Get over it or get past it (or both)?
No! I didn’t get over it already. What’s more realistic is I’ve gotten past it. Trauma is like flowers that bloom, go dormant, and bloom again. Emotions, like living things, cycle over time. Get over it implies the trauma’s impact ended. Get past it implies overcoming the impact. Overcome and end have different finish lines. I’ll get over the cancer experience once there’s a cure. Here’s evidence I’m past it:
- Less intense panic attacks
- Fewer decisions I’m too paralyzed to make
- No need to explain that quadruple mastectomies dictate my wardrobe choices.
- Haircuts are haircuts, not flashbacks about being bald.
What’s the ‘it’ I’m past?
The radiologist, who I’d never met, entered the room, stared at the screen, and declared with certainty the abnormalities on my breast ultrasound were benign. The ultrasound technician looked shocked but didn’t contradict him. The radiologist missed the cancer. I didn’t put the ultrasound technician on the spot by asking what the look meant. We both deferred to the doctor’s white coat.
When my own doctor did follow up, one year later, I was four months from dead of advanced breast cancer. Treatment left me exhausted, underweight, brain-fried, and angry the cancer wasn’t diagnosed before it required heavy artillery.
They made mistakes where they’re supposed to be experts. I tried to stay angry that the radiologist was wrong and I nearly died because of it. I tried and couldn’t sustain the effort. I was too happy to be alive.
Most decisions rely on imperfect information; even experts can’t know every variable. My diagnosis was in time, if not timely.
I’m grateful. I’m past it.
As a fellow Canadian and a fellow patient with Triple Negative Breast Cancer, I was so happy that I stumbled across your eloquently written blog and am in the midst of reading the archives.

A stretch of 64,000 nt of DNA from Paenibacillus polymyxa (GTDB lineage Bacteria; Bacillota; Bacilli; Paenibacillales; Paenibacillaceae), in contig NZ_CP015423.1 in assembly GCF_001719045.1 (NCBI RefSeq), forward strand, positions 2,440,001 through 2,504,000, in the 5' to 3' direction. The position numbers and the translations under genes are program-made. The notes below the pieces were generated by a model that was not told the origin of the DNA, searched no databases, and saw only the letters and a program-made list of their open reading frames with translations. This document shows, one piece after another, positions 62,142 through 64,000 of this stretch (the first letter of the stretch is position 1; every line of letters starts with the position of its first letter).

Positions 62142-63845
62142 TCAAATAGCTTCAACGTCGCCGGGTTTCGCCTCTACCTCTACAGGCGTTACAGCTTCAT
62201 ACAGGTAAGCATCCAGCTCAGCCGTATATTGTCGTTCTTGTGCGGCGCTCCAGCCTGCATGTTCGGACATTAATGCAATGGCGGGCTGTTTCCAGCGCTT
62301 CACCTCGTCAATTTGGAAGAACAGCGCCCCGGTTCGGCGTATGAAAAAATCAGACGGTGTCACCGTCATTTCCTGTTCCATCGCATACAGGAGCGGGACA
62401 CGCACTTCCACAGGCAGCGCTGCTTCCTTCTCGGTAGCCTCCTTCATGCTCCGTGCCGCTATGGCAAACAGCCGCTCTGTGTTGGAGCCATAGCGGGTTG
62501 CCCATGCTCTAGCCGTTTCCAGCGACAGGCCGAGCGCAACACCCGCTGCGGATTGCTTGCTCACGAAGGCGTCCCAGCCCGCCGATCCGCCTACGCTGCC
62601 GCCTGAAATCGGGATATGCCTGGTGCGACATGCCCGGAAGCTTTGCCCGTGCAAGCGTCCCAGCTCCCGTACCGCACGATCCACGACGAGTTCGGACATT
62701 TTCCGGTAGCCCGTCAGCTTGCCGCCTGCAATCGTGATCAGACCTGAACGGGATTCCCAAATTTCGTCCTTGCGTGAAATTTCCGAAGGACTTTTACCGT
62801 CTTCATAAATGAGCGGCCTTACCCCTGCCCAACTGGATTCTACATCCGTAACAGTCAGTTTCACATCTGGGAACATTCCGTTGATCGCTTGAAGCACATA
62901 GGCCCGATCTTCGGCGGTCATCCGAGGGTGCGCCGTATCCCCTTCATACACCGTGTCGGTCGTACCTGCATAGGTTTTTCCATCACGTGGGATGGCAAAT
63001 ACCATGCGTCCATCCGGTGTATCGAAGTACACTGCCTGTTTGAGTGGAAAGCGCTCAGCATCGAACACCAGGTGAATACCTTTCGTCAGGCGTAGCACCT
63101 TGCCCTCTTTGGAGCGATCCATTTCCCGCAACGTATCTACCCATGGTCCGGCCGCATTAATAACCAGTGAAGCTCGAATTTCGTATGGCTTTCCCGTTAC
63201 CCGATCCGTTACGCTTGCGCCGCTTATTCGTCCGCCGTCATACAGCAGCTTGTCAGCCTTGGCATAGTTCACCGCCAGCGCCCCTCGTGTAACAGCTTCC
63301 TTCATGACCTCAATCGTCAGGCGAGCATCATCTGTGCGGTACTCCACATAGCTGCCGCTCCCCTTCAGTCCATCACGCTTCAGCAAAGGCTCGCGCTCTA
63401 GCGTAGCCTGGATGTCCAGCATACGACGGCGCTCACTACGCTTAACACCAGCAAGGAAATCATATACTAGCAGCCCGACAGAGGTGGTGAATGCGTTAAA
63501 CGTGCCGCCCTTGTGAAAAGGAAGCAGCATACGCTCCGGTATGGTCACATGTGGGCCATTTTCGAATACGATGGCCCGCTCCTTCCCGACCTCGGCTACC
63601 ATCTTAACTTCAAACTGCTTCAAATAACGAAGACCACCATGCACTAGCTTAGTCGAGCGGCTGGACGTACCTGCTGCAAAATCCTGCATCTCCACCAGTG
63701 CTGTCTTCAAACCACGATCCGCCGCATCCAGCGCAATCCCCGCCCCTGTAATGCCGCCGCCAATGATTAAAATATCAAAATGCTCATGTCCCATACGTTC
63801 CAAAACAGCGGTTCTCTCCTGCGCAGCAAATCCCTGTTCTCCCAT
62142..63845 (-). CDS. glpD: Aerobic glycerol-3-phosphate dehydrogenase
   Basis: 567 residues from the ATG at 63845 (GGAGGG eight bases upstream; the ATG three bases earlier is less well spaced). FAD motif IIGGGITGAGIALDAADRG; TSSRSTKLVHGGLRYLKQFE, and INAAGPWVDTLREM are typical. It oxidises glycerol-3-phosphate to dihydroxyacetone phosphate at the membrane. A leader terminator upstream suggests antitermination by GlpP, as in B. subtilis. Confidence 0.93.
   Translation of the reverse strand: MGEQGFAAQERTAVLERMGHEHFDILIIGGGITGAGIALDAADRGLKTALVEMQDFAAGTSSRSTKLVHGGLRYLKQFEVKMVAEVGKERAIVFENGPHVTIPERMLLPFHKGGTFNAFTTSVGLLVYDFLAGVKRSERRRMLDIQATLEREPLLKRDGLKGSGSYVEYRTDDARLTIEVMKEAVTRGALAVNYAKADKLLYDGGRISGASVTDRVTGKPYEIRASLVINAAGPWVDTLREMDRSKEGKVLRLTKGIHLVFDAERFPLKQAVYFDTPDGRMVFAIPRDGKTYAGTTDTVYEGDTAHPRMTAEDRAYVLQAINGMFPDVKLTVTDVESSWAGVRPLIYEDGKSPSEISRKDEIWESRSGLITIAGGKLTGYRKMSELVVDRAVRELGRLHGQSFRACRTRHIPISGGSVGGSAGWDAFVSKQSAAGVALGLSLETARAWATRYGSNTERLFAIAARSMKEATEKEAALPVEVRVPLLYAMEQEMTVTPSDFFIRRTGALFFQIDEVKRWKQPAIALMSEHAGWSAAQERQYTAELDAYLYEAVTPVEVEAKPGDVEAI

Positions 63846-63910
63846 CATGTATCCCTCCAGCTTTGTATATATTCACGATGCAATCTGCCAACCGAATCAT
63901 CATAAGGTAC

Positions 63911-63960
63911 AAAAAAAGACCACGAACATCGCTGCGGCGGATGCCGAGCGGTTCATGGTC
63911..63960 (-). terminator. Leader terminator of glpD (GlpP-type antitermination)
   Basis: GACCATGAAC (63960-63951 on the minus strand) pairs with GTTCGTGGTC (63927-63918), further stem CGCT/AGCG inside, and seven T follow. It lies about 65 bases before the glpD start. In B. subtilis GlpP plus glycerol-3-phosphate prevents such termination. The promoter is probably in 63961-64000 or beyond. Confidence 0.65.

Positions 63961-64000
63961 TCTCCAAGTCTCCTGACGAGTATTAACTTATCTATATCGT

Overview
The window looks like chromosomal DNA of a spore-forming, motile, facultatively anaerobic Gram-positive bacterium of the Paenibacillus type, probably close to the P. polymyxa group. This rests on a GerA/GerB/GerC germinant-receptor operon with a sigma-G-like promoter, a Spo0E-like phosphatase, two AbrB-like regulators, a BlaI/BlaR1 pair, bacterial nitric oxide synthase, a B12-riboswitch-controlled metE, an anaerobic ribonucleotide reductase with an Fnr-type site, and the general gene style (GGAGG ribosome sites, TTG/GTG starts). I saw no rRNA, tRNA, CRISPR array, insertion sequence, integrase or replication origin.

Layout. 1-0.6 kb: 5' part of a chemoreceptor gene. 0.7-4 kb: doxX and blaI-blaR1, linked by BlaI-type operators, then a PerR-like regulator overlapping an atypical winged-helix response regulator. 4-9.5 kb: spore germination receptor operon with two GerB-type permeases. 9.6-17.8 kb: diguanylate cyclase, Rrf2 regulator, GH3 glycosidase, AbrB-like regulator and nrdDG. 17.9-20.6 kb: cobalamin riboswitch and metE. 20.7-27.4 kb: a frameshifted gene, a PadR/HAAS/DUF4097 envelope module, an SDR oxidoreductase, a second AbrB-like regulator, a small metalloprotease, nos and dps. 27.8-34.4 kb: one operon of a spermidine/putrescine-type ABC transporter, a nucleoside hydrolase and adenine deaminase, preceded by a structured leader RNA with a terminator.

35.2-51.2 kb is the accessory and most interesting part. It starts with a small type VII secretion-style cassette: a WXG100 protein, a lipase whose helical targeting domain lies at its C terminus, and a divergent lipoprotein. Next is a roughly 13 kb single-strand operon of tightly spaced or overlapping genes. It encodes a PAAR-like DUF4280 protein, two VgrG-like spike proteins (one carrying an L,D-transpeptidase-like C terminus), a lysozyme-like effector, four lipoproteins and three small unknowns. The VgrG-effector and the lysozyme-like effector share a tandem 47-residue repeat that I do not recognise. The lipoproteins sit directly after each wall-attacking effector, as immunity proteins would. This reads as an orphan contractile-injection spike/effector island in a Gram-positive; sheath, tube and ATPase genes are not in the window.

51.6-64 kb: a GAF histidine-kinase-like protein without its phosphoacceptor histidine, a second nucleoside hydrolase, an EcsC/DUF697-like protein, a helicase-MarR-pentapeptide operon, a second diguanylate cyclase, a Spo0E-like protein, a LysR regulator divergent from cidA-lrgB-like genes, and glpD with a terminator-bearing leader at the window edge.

I would love to hear your opinion of Joan Lunden’s statement recently, after her chemotherapy, surgery, and radiation therapy for TNBC, that “I have saved my life”. Perhaps it was taken out of context and in fact she said, “Together with the support of my family and friends, and with the care of numerous health care professionals, I have saved my life.”
Dear Elaine, I’m sorry you joined this club, and so happy you found my blog, thank you. Like Joan, I had multiple treatment modes, as you perhaps also went through. You ask a good question. One possible response is the one my oncologist gave – you won’t know your life is saved from TNBC until you die from something else. Another possibility is – everyone is saved by someone. Or maybe this response – It’s good she has support and belief in herself.
At a deeper level, I’m never sure of anything, including that I’m safe from dying in the near future. So, I will instead be grateful every day that, almost five years ago, I was given four months to live if I didn’t have treatment. If my life is saved, which I pray it is, I remember also that I must live each day with love and joy for this extra time. I’ve been given another chance to be useful and of service to this lovely planet every day, and to appreciate my loved ones every minute; and make new friends whenever I can. I hope you will be one of them; I’d love to know how you’re doing now.
Best wishes for good health and a long life, Elaine.
I’m not past it yet, but I think I just need more time and distance. Thanks for continuing your blog—you always come up with thought-provoking posts.
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Deborah – your insights have inspired me for years now, and no more so than this one. I hope you’re safe and well.
I read this and immediately reflected that the difference between “get over it” and “get past it” is an invaluable perspective for all illnesses, whether they be physical or mental. Thanks Deb!
Thanks bgoose; I appreciate that. Deborah